Jakarta to closely monitor COVID-19 transmission as PSBB end date draws near

first_imgAnies vowed to closely monitor the positivity rate during the final days of the city’s large-scale social restrictions (PSBB) period, which ends on Aug. 27.It is the second time Anies has warned the public to exercise extra caution since Jakarta began relaxing restrictions on June 4.He first issued a warning on July 12, hinting at a reinstatement of stricter PSBB measures after the city recorded its highest number of daily cases.The COVID-19 positivity rate – the percentage of those tested who are found to be infected – in the city over the past three weeks is 8.9 percent, Jakarta Governor Anies Baswedan said, above the 5 percent threshold set by the World Health Organization (WHO) for relaxing restrictions. Jakarta Governor Anies Baswedan is once again considering pulling the emergency brake to stop the gradual reopening of the economy as cases of COVID-19 continue to soar in the capital city.The city recorded 565 new COVID-19 cases on Wednesday, bringing the total number of confirmed cases to 31,162 with 9,047 active cases and 1,046 deaths. On Tuesday, Jakarta recorded 505 new COVID-19 cases. It has now reclaimed the status as the country’s epicenter of virus transmission, passing East Java, which had recorded 28,551 cases as of Tuesday.“I advise all residents to continue to wear a mask at all times. If you have any ailments, please report it to us and we will conduct a medical test,” Anies said on Monday. “About the emergency brake and so forth, we will monitor [the situation] for a few days ahead.” Deputy Governor Ahmad Riza Patria said restrictions could be reimposed if cases continued to soar and the city’s positivity rate reached above 10 percent, among other indicators.”There are a lot of indicators. For example, if the [positivity] rate is substandard, an emergency brake policy may be enacted […] A positivity rate above 5 percent is alarming, while above 10 percent is considered dangerous,” he said on Monday.But Riza said transmission was still manageable, pointing to the 1.09 reproduction number, a measure of many new infections each case generates. Jakarta’s reproduction number has remained stable at between 0.9 and 1.13 since the beginning of the outbreak.Read also: Indonesia’s R0, explainedRiza also said the city’s health facilities remained adequate to accommodate new patients, although occupancy rates were recorded at 65 percent for isolation beds and 67 percent for intensive care beds last Thursday.The city health agency previously said the figure indicated a “very critical condition”, as more than half of the bed capacity was used on a daily basis.Experts see Jakarta as being caught between a rock and a hard place: removing restrictions may restart the economy, but will also put public health at stake.The city experienced its worst economic growth in the past decade during the second quarter of this year, down 8.22 percent from the same period last year, the latest report from the Jakarta Statistics Agency show. As businesses have suffered, so have people’s incomes, with Jakarta’s household expenditure recording negative 5.23 percent year-on-year growth that could see it “longer be an economic driver in Jakarta”, the report stated.Anies previously said that to keep the economy running, the city must first and foremost curb the outbreak to help consumer spending recover.“[Curbing the spread of COVID-19] is key to restarting the economy. Unless we strive to contain the outbreak seriously, efforts to get the economy up and running will always face obstacles,” Anies said in a virtual meeting with media leaders last week.Anies also said the pandemic could drag on in the capital if COVID-19 testing disparities between Jakarta and its surrounding cities persisted, describing the transmission as a ping pong ball that could bounce all over the place if people did not protect themselves.Read also: Testing disparity looms over Greater Jakarta’s efforts to break chain of transmissionIndonesian Public Health Expert Association (IAKMI) chairman Ede Surya Darmawan said public health was a responsibility shared by neighboring local administrations, as well as the central government. He expected greater intervention to come from the central government if local administrations failed to control transmission.Should Jakarta decide to return to the strict PSBB measures, the city and the central government must first resolve the problems that have hindered the distribution of social aid, such as poor targeting.“If [Jakarta] decides to pull the brake now, I fear the [authorities] will be unprepared. They need to prepare while continuing to improve testing and tracing,” Ede said.Some 2.4 million Jakarta households financially impacted by the pandemic and have now registered as social aid recipients. The number of recipient households accounts for more than half the total number of households in the city.University of Indonesia epidemiologist Tri Yunis Miko urged the city to reimpose stricter restrictions in Jakarta’s COVID-19 red zones and high risk areas.On Sunday, three out of Jakarta’s five municipalities were classified as red zones.“Too many people have underestimated [the disease] and ignored their safety. But the responsibility to enforce health protocols and improve discipline among people lies in the hands of the city administration,” Tri said.center_img Topics :last_img read more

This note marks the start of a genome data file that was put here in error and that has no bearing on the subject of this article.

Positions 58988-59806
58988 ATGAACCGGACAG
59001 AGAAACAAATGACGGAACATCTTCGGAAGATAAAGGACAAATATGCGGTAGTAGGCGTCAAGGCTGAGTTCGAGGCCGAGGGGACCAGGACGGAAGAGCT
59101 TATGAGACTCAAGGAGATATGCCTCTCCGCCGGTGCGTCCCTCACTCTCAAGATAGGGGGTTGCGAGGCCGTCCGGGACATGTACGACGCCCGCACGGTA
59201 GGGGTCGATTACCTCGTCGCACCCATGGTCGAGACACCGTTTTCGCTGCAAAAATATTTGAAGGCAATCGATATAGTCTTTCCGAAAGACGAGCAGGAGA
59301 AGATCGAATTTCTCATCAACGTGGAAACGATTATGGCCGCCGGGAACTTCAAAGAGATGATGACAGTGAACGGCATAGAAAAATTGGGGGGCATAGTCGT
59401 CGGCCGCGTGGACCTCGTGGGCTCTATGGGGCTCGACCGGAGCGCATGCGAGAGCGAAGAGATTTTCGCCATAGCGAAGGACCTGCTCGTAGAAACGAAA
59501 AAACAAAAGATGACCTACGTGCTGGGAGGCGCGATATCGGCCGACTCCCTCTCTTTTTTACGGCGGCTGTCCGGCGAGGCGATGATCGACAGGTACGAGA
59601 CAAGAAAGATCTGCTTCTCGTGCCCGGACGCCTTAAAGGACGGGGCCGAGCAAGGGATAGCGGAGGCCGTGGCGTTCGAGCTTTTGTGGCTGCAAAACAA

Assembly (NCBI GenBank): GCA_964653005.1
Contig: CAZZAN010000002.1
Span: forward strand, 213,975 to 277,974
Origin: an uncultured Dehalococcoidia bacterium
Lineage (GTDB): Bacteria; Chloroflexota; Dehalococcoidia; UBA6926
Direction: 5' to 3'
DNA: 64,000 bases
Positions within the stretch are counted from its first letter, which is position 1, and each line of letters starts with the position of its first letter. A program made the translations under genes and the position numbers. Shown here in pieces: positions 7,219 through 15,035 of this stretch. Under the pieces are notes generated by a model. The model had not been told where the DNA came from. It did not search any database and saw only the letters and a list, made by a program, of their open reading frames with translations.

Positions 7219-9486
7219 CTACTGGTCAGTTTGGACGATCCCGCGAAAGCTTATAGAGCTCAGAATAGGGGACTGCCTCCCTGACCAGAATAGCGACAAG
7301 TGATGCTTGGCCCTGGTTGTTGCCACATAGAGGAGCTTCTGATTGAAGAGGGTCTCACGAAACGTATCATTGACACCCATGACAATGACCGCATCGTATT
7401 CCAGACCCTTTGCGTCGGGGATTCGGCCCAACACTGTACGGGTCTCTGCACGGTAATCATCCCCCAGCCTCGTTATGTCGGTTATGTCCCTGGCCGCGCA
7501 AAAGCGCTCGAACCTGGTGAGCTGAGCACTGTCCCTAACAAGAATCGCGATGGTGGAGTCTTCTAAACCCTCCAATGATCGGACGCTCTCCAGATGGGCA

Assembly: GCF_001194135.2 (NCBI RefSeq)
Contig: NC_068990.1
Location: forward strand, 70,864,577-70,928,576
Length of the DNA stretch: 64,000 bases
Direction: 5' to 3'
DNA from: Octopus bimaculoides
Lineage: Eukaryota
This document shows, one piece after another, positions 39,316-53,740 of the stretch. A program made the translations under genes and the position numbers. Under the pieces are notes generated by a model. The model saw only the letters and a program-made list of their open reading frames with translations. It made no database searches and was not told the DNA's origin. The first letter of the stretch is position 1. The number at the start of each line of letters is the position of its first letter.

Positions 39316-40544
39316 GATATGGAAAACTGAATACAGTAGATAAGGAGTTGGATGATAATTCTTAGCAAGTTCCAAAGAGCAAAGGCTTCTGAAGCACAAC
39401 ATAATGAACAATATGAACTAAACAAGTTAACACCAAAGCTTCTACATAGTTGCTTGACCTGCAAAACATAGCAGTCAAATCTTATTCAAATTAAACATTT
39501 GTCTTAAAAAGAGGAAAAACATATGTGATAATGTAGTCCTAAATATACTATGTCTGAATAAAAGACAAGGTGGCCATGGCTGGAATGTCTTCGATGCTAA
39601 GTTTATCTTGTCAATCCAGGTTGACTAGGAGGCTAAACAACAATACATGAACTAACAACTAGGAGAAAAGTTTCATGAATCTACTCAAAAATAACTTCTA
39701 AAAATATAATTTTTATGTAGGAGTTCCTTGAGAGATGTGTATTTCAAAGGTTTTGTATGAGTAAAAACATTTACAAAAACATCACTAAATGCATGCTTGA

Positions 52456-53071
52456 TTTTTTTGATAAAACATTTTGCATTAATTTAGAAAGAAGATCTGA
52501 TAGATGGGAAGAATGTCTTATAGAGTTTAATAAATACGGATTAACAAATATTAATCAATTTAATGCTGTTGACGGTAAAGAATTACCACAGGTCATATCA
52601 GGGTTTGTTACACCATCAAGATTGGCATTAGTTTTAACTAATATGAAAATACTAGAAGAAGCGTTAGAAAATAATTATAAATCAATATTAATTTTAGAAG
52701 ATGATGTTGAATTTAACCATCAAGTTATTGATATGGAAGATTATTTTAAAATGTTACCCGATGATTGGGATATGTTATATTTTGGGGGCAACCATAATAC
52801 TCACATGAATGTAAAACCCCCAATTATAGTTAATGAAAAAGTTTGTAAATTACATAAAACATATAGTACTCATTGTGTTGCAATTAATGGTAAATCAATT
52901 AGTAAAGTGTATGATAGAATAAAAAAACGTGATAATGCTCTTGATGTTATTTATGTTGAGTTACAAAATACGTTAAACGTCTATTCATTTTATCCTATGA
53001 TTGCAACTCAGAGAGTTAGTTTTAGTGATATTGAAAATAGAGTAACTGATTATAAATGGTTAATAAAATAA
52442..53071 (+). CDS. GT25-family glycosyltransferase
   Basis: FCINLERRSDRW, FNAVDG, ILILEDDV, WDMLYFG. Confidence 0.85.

Canada contracts with Novavax for 76 million vaccine doses for 2021

first_imgThe deal comes as the US government granted Novavax US$1.6 billion to help fund development and manufacture of the vaccine, giving the US priority for the first 100 million doses.Maryland-based biotech Novavax has already signed partnership or vaccine delivery agreements with Britain, Japan and India.Canada, meanwhile, has also concluded agreements with Pfizer and Moderna for deliveries of millions of doses of their experimental vaccines, now in Phase 3 trials — among the most advanced.Early tests showed Novavax’s vaccine candidate was “generally well-tolerated” and elicited a “robust antibody responses,” Novavax said. The Canadian government announced Monday a deal with American biotech firm Novavax for 76 million doses of its Covid-19 vaccine in development, if it proves to be effective against the new coronavirus.The NVX-CoV2373 vaccine candidate, which is currently in Phase 2 clinical trials to evaluate its safety and immunogenicity, could be delivered in the second quarter of 2021, Ottawa and the company said in a joint statement.Procurement Minister Anita Anand said the deal “will give Canadians access to a promising COVID-19 vaccine candidate.” “We are moving forward with clinical development of NVX-CoV2373 with a strong sense of urgency in our quest to deliver a vaccine to protect the world,” said company president Stanley Erck.As of Monday, Canada reported nearly 128,000 cases of Covid-19 and some 9,150 deaths.center_img Topics :last_img read more